In a video posted to YouTube, two boys made no attempt to hide their faces as they told the camera: "We don't choose the roast, the roast chooses us ... They know what we're like; they know what they're in for."

They boasted of their exploits on a number of social media sites, including and Twitter, as well as a Facebook page which has since been shut down.

Searle said on Tuesday the boys had recently received death threats but had not requested police protection.

Part of complete coverage on
updated 9:54 PM EST, Tue December 23, 2014
A decade on from devastating 2004 Indian Ocean tsunami, the Red Cross' Matthias Schmale says that the lessons learned have made us safer.
updated 7:24 PM EST, Tue December 23, 2014
As soon as word broke that "The Interview" will hit some theaters, celebrations erupted across social media -- including from the stars of the film.
updated 1:44 PM EST, Tue December 23, 2014
Did a rogue hacker -- or the U.S. government -- cut the cord for the regime's Internet?
updated 8:06 PM EST, Tue December 23, 2014
Monaco's newborn royals, Princess Gabriella and Crown Prince Jacques Honore Rainier, posed for their first official photos with their parents.
updated 12:06 PM EST, Tue December 23, 2014
Tim Berners-Lee, the man credited with inventing the world wide web, gives a speech on April 18, 2012 in Lyon, central France, during the World Wide Web 2012 international conference on April 18, 2012 in Lyon.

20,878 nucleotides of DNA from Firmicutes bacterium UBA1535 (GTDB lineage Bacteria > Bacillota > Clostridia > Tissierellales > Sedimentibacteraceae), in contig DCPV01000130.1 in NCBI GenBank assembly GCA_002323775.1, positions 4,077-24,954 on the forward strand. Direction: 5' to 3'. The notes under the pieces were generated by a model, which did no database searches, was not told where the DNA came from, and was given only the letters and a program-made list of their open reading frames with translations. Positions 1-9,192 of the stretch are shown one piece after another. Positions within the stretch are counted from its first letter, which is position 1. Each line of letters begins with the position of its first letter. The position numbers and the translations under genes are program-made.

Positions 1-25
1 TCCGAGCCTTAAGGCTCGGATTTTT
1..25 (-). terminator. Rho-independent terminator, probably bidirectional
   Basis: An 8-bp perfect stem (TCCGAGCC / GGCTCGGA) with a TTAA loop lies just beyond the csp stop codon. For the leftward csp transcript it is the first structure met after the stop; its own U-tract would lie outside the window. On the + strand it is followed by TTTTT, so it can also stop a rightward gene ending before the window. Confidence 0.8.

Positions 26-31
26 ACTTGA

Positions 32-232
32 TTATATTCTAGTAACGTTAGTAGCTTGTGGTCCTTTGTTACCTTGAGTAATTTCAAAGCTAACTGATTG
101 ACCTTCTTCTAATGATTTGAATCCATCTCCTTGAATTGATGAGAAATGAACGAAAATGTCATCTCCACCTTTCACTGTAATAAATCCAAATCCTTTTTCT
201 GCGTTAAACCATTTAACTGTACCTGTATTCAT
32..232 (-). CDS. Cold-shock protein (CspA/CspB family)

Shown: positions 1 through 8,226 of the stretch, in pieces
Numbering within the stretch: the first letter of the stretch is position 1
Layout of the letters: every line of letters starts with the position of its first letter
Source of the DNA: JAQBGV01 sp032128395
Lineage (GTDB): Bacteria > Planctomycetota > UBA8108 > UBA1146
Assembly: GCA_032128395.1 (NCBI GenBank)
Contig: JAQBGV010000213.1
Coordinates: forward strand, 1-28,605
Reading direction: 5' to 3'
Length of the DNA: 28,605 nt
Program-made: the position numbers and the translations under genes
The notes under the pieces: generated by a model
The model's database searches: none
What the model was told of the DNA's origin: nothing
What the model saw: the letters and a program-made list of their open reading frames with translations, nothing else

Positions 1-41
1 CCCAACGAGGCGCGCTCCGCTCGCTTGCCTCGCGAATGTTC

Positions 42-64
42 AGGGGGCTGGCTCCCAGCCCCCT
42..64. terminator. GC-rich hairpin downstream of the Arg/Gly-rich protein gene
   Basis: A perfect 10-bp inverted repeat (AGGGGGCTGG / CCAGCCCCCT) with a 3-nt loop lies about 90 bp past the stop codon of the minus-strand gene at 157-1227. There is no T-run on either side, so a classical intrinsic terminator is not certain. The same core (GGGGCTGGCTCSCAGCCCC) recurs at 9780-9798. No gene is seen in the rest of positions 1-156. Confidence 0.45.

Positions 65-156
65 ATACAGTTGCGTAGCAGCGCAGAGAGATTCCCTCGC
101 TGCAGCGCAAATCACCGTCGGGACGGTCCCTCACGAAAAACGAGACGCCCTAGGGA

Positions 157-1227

What's next for the Internet? Acclaimed scientist Sir Tim Berners-Lee shares his insights.
updated 3:22 AM EST, Tue December 23, 2014
The United States and North Korea have long been locked in a bitter cycle of escalating and deescalating tensions. But the current cyber conflict may be especially hard to predict.
updated 4:00 PM EST, Mon December 22, 2014
A chilling video shows Boko Haram executing dozens of non-Muslims.
updated 6:34 AM EST, Mon December 22, 2014
New planes, new flight tests ... but will we get cheaper airfares?
updated 12:46 PM EST, Sun December 21, 2014
The killing of two cops could not have happened at a worse time for a city embroiled in a public battle over police-community relations, Errol Louis says.
updated 9:51 PM EST, Sun December 21, 2014
The gateway to Japan's capital, Tokyo Station, is celebrating its centennial this month -- and it has never looked better.
updated 11:21 AM EST, Sat December 20, 2014
Unicef has warned that more than 1.7 million children in conflict-torn areas of eastern Ukraine face an "extremely serious" situation.
updated 12:01 PM EST, Mon December 22, 2014
Each day, CNN brings you an image capturing a moment to remember, defining the present in our changing world.
Browse through images from CNN teams around the world that you don't always see on news reports.